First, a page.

And now Dr. Shalz and her team, patients, payers, and St. Luke’s Health System must figure out how to pay for this very intensive approach to a serious and difficult health condition. The puzzle is a microcosm of the challenge facing hospitals and health systems seeking to share better health with patients and to make progress toward better care and lower costs.
When viewed in the context of the problem, and such expenses as the ongoing costs of treating diabetic complications and coronary artery disease, only two of the probable outcomes of untreated metabolic syndrome, are healthcare payment models willing to invest directly in high-risk patients when weight loss is at the center of the treatment recommendations and when “care as usual” – recommending that a person eat less and exercise more – is clearly not working?
“Behavior change is hard, especially in our obesogenic environment,” Dr. Shalz said. “A multidisciplinary team by your side works to enable the self-efficacy necessary to form lifelong habits that will decrease risk.”
Dr. Shalz believes that a future Metabolic Syndrome Prevention Program might be built around a core healthy lifestyle curriculum offered to all participants with add-on components coordinated by the various departments specific to certain populations.
It’s also possible that the staff could work with cohorts at fitness centers belonging to St. Luke’s community partners, which could broaden a MetSyn program’s reach and effectiveness.
There’s also reason to think that extending the length of the program would make it even more effective. More touchpoints over a longer period of time, the team believes, could cement new healthier habits, and might give participants the chance to focus more on mindfulness meditation and accountability, two particularly helpful program components. St. Luke’s planners are trying to figure out how a longer pilot might be funded.
“What would be ideal is if we could deepen our curriculum and make it longer,” Dr. Shalz said.
In many respects, rather than answering questions, the MetSyn effort has raised a whole host of new ones, some far more complicated than the already-complicated questions around how to operate such a program.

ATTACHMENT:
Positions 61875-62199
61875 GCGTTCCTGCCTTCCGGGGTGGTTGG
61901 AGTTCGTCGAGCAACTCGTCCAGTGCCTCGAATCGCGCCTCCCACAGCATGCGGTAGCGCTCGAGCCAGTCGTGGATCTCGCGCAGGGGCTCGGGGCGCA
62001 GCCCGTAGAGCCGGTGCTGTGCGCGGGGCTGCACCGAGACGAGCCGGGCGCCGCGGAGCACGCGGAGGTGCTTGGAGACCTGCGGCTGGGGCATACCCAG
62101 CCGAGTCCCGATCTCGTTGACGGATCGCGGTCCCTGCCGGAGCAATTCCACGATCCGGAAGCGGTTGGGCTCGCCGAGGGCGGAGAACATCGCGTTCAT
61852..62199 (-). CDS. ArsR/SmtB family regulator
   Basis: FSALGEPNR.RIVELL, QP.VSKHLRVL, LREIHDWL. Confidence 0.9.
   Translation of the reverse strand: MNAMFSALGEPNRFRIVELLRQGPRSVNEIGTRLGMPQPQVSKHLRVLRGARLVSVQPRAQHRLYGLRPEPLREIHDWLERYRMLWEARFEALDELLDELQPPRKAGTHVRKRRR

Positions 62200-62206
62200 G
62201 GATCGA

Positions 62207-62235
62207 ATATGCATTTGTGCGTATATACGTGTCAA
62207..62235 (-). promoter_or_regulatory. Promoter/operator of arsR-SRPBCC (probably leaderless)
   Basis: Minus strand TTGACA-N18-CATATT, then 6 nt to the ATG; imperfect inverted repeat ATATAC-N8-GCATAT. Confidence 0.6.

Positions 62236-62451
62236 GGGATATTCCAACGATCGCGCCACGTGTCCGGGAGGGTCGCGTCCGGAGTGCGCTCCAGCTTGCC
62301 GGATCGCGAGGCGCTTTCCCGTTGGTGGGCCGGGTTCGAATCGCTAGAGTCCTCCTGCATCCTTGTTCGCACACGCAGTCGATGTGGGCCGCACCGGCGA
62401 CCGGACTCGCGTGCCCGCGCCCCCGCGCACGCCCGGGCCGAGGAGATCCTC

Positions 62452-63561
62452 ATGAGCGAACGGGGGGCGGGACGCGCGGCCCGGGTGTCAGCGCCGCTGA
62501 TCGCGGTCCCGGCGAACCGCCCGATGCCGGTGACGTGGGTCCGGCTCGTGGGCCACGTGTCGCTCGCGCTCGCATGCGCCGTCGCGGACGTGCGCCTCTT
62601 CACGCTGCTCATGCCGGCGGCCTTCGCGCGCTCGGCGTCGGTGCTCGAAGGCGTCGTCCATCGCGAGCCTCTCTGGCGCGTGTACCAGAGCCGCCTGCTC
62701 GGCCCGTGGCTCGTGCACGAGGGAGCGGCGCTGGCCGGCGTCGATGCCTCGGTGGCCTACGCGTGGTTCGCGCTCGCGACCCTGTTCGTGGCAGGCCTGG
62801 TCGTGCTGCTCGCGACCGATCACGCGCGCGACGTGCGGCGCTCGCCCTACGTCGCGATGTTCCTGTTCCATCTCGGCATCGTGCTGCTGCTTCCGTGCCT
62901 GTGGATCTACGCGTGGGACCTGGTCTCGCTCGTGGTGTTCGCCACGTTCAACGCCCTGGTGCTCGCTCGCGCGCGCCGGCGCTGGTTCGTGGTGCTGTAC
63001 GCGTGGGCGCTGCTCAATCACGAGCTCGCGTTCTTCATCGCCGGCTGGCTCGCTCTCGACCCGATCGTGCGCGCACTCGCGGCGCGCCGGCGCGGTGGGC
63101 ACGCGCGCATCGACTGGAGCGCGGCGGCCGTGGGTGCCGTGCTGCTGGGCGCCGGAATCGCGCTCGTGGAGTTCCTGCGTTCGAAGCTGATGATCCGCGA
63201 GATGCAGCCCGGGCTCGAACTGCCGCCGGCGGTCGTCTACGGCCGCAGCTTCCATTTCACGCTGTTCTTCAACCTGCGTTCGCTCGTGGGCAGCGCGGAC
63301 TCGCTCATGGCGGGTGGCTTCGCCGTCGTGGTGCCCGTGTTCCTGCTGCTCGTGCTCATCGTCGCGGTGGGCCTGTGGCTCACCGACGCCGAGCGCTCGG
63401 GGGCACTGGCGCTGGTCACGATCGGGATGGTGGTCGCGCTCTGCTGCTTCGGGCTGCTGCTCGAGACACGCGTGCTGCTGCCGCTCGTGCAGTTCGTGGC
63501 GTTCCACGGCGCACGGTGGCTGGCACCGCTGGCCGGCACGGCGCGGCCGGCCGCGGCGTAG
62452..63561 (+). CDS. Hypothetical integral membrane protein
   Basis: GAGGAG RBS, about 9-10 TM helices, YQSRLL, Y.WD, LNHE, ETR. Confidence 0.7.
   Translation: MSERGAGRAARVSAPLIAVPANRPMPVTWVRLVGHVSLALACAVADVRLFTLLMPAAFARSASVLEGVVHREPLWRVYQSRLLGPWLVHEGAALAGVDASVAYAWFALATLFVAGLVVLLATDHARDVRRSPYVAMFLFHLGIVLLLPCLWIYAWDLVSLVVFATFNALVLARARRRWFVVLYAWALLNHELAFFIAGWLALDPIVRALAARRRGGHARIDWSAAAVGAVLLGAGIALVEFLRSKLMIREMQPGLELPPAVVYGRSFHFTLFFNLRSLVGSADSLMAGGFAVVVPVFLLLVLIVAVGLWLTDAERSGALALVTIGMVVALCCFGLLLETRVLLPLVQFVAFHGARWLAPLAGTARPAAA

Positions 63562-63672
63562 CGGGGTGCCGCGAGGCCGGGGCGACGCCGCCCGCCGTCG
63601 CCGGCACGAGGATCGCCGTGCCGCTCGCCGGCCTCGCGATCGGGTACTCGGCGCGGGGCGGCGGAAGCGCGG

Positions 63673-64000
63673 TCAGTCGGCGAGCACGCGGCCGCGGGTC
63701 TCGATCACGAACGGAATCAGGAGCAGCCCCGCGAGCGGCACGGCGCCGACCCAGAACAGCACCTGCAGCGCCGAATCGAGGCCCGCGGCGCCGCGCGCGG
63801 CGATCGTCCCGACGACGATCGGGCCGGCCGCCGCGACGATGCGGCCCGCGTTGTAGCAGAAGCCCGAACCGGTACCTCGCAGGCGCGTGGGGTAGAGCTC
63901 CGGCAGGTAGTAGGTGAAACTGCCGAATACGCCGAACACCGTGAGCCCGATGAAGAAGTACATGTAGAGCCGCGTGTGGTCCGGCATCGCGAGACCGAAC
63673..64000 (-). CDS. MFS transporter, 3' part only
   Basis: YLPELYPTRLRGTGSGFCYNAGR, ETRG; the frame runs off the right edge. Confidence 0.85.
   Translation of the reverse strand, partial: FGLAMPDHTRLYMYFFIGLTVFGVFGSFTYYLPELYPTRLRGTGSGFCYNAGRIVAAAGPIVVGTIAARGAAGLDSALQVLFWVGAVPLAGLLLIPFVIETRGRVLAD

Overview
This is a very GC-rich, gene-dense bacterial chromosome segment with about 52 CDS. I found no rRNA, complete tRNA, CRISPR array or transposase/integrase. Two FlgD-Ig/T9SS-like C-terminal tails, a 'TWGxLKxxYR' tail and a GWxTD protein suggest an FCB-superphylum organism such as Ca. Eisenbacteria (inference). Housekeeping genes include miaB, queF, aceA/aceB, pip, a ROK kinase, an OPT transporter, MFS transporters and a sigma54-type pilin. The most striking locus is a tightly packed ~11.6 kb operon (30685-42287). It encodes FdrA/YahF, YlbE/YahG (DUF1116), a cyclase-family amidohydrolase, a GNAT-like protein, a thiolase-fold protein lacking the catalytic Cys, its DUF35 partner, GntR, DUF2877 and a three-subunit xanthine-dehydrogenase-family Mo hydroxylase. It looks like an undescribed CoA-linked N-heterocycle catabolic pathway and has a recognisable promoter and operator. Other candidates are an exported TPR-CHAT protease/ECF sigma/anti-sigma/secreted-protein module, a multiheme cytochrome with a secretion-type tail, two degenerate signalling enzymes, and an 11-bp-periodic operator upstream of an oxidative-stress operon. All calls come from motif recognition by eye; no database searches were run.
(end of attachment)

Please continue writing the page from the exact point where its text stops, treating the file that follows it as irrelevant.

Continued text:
How does society go about encouraging truly well workplaces? How do you change a work environment? Might people who complete such a program influence their personal circles for a spillover effect? Could a MetSyn model be built to address entire families, including children at risk for obesity-related disease? How will America pay to solve this particular health threat? How can people stay engaged in a multi-pronged health matter over a lifetime?
Over and over, Dr. Shalz and her team have been told that the clinics have changed lives. The challenge is making a life-changing, life-saving approach that is very time- and labor-intensive with no clear payment path scalable and sustainable. And the team isn’t at all sure that a pared-back program would be nearly as effective.
“It’s basically grassroots right now,” said Audrey Mitchell, the team’s licensed clinical social worker. “If we did this on a larger scale, what would we have to create?
“What we’re doing feels like magic,” she said. “It’s magical.”
David C. Pate, M.D., J.D., is president and CEO of St. Luke's Health System, based in Boise, Idaho. Dr. Pate joined the System in 2009. He received his medical degree from Baylor College of Medicine in Houston and his law degree from the University of Houston Law Center.